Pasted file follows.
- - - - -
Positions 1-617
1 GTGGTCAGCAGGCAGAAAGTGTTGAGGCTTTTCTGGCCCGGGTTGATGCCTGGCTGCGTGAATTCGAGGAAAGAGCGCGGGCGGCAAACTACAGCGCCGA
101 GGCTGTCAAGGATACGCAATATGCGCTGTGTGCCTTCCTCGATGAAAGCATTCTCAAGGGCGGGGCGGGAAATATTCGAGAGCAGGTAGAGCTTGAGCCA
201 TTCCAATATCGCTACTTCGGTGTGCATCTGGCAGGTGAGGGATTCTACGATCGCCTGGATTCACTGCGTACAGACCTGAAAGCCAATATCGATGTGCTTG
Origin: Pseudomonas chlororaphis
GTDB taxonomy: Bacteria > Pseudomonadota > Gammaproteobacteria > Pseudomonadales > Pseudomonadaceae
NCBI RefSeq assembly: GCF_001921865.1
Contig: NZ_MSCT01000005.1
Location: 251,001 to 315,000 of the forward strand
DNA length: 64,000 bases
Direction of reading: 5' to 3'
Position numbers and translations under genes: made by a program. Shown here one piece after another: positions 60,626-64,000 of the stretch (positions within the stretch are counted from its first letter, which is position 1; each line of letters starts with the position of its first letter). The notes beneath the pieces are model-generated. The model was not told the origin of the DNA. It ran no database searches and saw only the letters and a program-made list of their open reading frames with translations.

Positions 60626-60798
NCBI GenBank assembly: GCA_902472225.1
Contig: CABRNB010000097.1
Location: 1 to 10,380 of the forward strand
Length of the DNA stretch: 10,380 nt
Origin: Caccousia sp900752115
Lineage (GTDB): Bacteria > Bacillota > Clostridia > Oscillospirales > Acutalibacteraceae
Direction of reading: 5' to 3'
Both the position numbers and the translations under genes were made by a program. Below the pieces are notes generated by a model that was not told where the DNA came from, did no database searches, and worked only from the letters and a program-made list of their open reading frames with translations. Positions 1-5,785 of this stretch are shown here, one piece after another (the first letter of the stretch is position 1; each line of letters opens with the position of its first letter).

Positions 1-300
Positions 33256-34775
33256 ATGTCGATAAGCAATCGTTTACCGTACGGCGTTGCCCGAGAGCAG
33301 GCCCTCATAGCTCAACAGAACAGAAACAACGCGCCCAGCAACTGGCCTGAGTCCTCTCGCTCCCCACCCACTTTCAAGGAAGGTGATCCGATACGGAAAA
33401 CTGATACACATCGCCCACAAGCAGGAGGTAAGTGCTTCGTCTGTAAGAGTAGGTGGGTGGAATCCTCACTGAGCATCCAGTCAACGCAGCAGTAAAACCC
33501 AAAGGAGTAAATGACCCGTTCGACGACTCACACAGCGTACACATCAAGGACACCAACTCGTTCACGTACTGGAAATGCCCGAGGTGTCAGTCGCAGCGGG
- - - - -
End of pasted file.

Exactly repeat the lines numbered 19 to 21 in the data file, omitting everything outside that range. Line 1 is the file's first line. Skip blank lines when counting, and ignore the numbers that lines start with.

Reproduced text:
Lineage (GTDB): Bacteria > Bacillota > Clostridia > Oscillospirales > Acutalibacteraceae
Direction of reading: 5' to 3'
Both the position numbers and the translations under genes were made by a program. Below the pieces are notes generated by a model that was not told where the DNA came from, did no database searches, and worked only from the letters and a program-made list of their open reading frames with translations. Positions 1-5,785 of this stretch are shown here, one piece after another (the first letter of the stretch is position 1; each line of letters opens with the position of its first letter).